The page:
Published on the 02/03/2017 | Written by Anthony Caruana
It’s clear office workspaces are changing. The days of the private office are behind us, replaced by open-plan offices where people are placed in corrals that often make us feel more like farm animals than workers…
The 80’s and 90’s had cube farms. The 2000’s and into the 2010’s is arguably making that, like the legendary Monty Python Four Yorkshiremen skit, look like luxury, as the era (or, potentially, error) of hot-desks heralds the end of dedicated workspaces. Instead, people are now allocated an impersonal and somewhat random place to work.
Alison Hirst, from Anglia Ruskin University, said ‘hot-deskers’ are made to feel like the homeless people of the office world. And it can also harm inter-office interactions.
“You will also be sitting regularly alongside relative strangers. It’s not acceptable to introduce yourself, because that would interrupt them. Instead, the normal manner is what sociologist Erving Goffman calls ‘civil inattention’. This is the practice of signalling to others nearby that you are not available for communication with them, despite your close proximity – it’s the kind of manner most people adopt on a crowded commuter train.”
One the challenges facing hot-desk workers is the need to get going quickly at the start of each day. Most of us rely on certain infrastructure being in place when we arrive at our desks. While opening our laptops and connecting to the wireless LAN is easy, there are other challenges, such as phones, that need to know where we are and if you’re available.
On the back of a recent study released by IDC New Zealand, Polycom founder Jeff Rodman said the impact of digital transformation is forcing a rethink of what is required from workspaces. He explained that throughout the world, traditional offices are being replaced with more open, technology-enabled environments – albeit at different speeds.
At the heart of this change is collaboration. While open-plan and hot-desking have been touted as offering collaboration benefits by moving people around and removing the barriers between them, they have not necessarily been realised.
During Polycom’s Innovation Roadshow breakfast in Sydney, Jace Moreno from Microsoft Australia said, “The essence of a digital transformation is a cultural transformation [recently discussed by Westpac’s Karen Dallas]. The single biggest challenge an organisation faces during this transformation is their people. The greatest technology in the world will not be enough if people are not readily armed to embrace it. In the workplace of the future, being ‘at work’ means so much more than visibility in a physical office. Technology is giving all of us location liberation – the ability to make work what we need it to be to get to the result faster.”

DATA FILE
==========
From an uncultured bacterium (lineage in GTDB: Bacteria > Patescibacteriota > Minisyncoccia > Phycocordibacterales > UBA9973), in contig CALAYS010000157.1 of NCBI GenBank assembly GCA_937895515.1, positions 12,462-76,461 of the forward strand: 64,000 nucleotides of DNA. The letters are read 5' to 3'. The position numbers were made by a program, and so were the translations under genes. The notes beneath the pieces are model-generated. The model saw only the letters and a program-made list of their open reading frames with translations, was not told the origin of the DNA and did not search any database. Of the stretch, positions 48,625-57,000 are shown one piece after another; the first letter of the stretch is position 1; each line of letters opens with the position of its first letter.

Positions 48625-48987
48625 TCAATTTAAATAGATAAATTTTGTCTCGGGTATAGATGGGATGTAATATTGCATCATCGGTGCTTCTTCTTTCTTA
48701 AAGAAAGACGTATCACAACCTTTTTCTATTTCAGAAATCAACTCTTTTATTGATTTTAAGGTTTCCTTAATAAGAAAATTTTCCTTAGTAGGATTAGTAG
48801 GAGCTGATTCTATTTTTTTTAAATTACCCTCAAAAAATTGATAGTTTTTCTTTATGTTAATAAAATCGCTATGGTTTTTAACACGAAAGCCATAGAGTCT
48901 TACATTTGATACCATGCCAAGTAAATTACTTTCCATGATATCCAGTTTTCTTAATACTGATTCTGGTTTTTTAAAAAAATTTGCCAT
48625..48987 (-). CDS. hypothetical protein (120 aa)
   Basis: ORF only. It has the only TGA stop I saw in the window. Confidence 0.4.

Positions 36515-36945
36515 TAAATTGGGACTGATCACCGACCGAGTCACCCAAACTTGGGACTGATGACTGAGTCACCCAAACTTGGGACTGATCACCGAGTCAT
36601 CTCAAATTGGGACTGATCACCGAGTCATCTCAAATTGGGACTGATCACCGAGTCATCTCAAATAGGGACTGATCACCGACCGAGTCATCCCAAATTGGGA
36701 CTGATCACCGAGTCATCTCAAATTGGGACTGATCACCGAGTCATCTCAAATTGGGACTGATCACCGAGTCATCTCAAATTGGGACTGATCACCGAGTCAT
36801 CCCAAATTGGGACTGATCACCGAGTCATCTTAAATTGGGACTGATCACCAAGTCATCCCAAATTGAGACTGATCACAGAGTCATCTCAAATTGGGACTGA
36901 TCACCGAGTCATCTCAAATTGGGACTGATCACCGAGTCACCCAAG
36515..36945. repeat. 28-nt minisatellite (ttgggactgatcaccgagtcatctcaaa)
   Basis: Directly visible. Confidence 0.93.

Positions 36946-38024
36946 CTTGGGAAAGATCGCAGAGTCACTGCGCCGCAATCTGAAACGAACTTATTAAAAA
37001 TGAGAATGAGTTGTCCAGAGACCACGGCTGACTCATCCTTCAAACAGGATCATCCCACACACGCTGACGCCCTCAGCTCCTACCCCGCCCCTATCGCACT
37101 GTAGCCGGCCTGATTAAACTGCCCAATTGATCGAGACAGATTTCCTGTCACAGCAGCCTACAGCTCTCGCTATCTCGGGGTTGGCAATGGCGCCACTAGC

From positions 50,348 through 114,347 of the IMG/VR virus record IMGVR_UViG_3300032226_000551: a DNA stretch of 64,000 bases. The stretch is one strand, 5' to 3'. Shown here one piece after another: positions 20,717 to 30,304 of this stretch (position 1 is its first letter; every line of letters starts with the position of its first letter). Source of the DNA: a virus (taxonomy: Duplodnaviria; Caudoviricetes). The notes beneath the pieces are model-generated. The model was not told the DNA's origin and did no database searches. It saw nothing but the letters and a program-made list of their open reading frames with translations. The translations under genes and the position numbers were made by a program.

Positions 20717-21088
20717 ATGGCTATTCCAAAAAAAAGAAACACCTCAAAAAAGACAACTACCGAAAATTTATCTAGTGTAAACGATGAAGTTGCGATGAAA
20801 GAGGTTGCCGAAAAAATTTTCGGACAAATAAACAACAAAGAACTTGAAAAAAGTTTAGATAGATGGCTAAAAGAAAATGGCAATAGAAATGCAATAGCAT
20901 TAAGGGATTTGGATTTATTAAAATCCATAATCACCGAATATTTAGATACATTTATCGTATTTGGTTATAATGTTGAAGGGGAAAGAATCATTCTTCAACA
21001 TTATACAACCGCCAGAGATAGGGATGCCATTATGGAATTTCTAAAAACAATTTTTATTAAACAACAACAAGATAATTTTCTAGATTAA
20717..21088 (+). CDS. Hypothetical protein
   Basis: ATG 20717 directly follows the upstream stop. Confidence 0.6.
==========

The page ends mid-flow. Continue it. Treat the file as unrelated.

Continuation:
The business case around open-plan and hot-desking is often made around the cost savings that come from squeezing more people into increasingly expensive real estate. But those benefits can be eroded unless there’s an associated culture shift and the provision of tools that help businesses establish relationships and effectively collaborate.
Ron McClay, CIO at The Australian Human Right’s Commission said “Putting in place a carefully planned change management program to support our own journey was key. Our workplace culture is evolving in line with our new technology. Faster decision making, enabling people to work and collaborate from anywhere and at any time has facilitated greater productivity and these are just some of the benefits we are seeing.”
The challenge of creating great workspaces is significant. Often, IT is dragged into the process where supporting infrastructure is critical. But IT practitioners often end up being roped into deploying collaboration systems such as IM platforms, point-to-point video-conferencing and other applications. And while these things are important, designing a worker-friendly environment and taking people on a journey through cultural change is arguably where the difference between success and failure will be found.